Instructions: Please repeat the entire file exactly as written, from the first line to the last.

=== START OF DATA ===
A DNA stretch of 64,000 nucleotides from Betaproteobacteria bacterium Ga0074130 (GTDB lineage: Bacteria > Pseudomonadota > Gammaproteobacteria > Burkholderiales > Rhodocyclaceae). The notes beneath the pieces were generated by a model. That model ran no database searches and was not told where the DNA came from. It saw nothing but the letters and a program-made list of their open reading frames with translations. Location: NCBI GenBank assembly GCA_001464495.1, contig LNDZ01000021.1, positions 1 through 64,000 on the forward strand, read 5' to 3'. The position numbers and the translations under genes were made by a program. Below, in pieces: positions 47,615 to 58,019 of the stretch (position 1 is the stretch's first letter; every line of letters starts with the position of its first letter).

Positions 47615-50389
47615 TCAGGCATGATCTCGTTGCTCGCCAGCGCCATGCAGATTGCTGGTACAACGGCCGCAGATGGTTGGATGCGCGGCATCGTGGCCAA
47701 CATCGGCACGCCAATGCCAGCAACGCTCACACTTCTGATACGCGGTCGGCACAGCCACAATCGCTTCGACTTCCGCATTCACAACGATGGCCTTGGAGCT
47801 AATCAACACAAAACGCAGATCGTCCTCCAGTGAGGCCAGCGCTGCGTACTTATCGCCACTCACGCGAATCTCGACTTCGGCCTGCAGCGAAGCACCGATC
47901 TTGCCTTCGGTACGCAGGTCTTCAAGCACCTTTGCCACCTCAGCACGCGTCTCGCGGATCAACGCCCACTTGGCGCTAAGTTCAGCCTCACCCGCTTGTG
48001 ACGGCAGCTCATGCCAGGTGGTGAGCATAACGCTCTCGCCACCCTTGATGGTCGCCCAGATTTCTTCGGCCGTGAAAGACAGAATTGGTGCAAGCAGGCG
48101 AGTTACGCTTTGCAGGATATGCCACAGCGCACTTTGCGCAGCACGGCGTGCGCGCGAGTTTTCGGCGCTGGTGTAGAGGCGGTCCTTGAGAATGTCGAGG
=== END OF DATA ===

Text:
A DNA stretch of 64,000 nucleotides from Betaproteobacteria bacterium Ga0074130 (GTDB lineage: Bacteria > Pseudomonadota > Gammaproteobacteria > Burkholderiales > Rhodocyclaceae). The notes beneath the pieces were generated by a model. That model ran no database searches and was not told where the DNA came from. It saw nothing but the letters and a program-made list of their open reading frames with translations. Location: NCBI GenBank assembly GCA_001464495.1, contig LNDZ01000021.1, positions 1 through 64,000 on the forward strand, read 5' to 3'. The position numbers and the translations under genes were made by a program. Below, in pieces: positions 47,615 to 58,019 of the stretch (position 1 is the stretch's first letter; every line of letters starts with the position of its first letter).

Positions 47615-50389
47615 TCAGGCATGATCTCGTTGCTCGCCAGCGCCATGCAGATTGCTGGTACAACGGCCGCAGATGGTTGGATGCGCGGCATCGTGGCCAA
47701 CATCGGCACGCCAATGCCAGCAACGCTCACACTTCTGATACGCGGTCGGCACAGCCACAATCGCTTCGACTTCCGCATTCACAACGATGGCCTTGGAGCT
47801 AATCAACACAAAACGCAGATCGTCCTCCAGTGAGGCCAGCGCTGCGTACTTATCGCCACTCACGCGAATCTCGACTTCGGCCTGCAGCGAAGCACCGATC
47901 TTGCCTTCGGTACGCAGGTCTTCAAGCACCTTTGCCACCTCAGCACGCGTCTCGCGGATCAACGCCCACTTGGCGCTAAGTTCAGCCTCACCCGCTTGTG
48001 ACGGCAGCTCATGCCAGGTGGTGAGCATAACGCTCTCGCCACCCTTGATGGTCGCCCAGATTTCTTCGGCCGTGAAAGACAGAATTGGTGCAAGCAGGCG
48101 AGTTACGCTTTGCAGGATATGCCACAGCGCACTTTGCGCAGCACGGCGTGCGCGCGAGTTTTCGGCGCTGGTGTAGAGGCGGTCCTTGAGAATGTCGAGG